It seems like every day there’s a new headline about the dominance of America’s petroleum sector. America Could Become Oil King of the World In 2018, U.S. Oil Output Expected to Surpass Saudi Arabia, The Drastic Drop Off In U.S. Oil Imports — these are just a few examples. Yet oil prices have been rising recently, spiking gasoline prices across the country and threatening to eradicate the benefit of the recent tax cuts.
If we’re producing more oil at home, potentially overtaking the world’s largest oil producer, and importing less oil from abroad, what gives? If America’s oil sector was truly as dominant as those headlines seem to suggest, shouldn’t our concerns about high gas prices here at home be a thing of the past?
To answer that, I decided to dig deep into the data — and what I found paints a very different picture from those headlines. The truth is that we’re not really importing less because our growing production isn’t nearly enough to meet our daily demand for gasoline and diesel.
Most of those headlines rely on data and analysis from the U.S. Department of Energy’s Energy Information Agency (EIA). A recent analysis from EIA calculates U.S. net petroleum imports at 19% of total petroleum demand, the lowest level since 1967. But look closer and you’ll see that the devil lies in the details.
According to the fine print and sources at the footnotes of that analysis, petroleum imports, consumption and production are not just crude oil. In fact, “petroleum” products in that analysis even include products that are quite obviously not made from oil — products like hydrogen and biofuels. With the U.S. producing record amounts of biofuels, creating billions of dollars of new revenue primarily to rural Mid-Western communities, one can see how the “petroleum” production number may be a bit inflated.
Meanwhile, crude oil imports are indeed down from their peak in 2005, but have been inching upward since 2014 and the long-term trend is still trending up. (See graph below)
So yes, the production of “petroleum products” in the U.S. has been rising rapidly, and yes, even production of actual barrels of crude oil have been rising. But, and here’s the key, the latter has not been rising fast enough. Why? Because the primary use of crude oil is as a transportation fuel (mostly gasoline and diesel).
Therein lies the problem. While production of total “petroleum products” has increased greatly in this country, much of those petroleum products cannot be used to fuel our cars. Things such as natural gas liquids and liquid petroleum gases cannot be made into gasoline or diesel. Meaning, much of our new petroleum production cannot be used to power the cars and trucks that drive us and our economy.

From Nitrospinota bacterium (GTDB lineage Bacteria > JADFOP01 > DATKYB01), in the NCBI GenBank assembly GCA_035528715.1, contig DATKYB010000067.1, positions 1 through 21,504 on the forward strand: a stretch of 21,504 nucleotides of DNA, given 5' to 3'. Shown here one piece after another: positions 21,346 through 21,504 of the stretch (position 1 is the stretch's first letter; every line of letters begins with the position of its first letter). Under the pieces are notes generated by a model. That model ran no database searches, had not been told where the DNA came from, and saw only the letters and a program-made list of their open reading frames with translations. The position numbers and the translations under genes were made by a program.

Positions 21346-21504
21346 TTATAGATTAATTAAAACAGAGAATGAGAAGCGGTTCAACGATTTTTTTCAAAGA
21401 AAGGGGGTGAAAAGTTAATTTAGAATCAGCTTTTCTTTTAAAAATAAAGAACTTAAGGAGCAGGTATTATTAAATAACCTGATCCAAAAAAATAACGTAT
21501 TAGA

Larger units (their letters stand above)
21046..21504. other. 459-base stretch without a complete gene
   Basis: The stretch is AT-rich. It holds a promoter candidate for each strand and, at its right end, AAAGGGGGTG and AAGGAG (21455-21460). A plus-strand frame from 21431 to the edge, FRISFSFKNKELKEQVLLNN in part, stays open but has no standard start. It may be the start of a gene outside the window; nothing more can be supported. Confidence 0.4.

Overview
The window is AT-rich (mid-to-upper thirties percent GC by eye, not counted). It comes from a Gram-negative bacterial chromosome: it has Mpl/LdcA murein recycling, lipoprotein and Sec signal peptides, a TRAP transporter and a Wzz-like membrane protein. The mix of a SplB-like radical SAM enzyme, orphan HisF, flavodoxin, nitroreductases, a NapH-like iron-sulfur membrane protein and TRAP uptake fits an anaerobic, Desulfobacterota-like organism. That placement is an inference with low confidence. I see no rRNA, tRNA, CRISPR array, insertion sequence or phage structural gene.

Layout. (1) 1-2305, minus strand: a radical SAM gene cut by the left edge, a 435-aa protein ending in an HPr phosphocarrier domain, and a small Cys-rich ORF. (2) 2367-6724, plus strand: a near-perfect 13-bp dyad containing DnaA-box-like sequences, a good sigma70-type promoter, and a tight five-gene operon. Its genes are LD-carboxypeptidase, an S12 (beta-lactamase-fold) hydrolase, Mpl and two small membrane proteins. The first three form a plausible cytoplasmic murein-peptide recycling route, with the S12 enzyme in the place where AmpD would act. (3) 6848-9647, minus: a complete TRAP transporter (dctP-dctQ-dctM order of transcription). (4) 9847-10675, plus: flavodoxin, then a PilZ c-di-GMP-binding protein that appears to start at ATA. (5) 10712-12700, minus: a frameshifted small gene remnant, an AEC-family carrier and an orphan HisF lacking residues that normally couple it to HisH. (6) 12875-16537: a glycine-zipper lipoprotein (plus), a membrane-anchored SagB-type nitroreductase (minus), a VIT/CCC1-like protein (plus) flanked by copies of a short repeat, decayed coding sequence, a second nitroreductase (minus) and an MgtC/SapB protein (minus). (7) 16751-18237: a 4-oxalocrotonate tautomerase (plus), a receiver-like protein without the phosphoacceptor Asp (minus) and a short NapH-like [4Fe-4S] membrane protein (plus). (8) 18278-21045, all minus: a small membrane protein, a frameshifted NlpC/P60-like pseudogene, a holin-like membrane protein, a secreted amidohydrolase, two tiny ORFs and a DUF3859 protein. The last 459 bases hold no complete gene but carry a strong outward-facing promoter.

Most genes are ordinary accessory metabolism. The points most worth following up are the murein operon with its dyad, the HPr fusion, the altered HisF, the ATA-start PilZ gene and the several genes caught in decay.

Given that the primary use of crude oil is for gasoline and diesel (indeed, I imagine these are products most people think of when they hear the term “petroleum products”) we wanted to narrow down EIA’s broad definition of “petroleum products” (which includes non-petroleum products like renewable fuels). Specifically, we wanted to see just how many barrels of crude oil we need to make our fuels, and how many (if at all) need to be imported.
To do this, we used EIA’s data to see just how many barrels of crude oil we need to produce that much fuel (As it turns out, each barrel of oil only yields about 20 gallons of gasoline and 11 gallons of diesel, out of a total of 42 gallons of oil in each barrel. The rest is generally made into jet fuel, fuel oil and other products. So, as demand for gasoline grows, so does the need for the total number of barrels of crude oil).
Once we found out that number, we were able to see how many barrels of crude oil are produced domestically, and also, importantly, if we don’t produce enough, how many barrels we would need to import.
Using this methodology we found that for 2017, we needed on average 14.69 million barrels of oil per day (mbpd) to meet our fuel demand. We then saw that we drilled 9.32 mbpd domestically. An impressive number, but not enough to meet our needs. This meant we needed to import 5.37 mbpd to ensure that we were able to refine enough gasoline and diesel to power our vehicles. Or, put another way, 36.6% of our oil demand needed to be imported, nearly twice as much as what EIA found using their broad definition of petroleum. If those imports were cut off, we simply would not have enough fuel to keep our cars running, just like during the oil embargoes of the 1970s.
So, while the domestic energy revival has gone a long way to reduce our imports from their peak in 2005, we still have a long way to go before we can truly say that we are energy independent and “the oil king of the world.”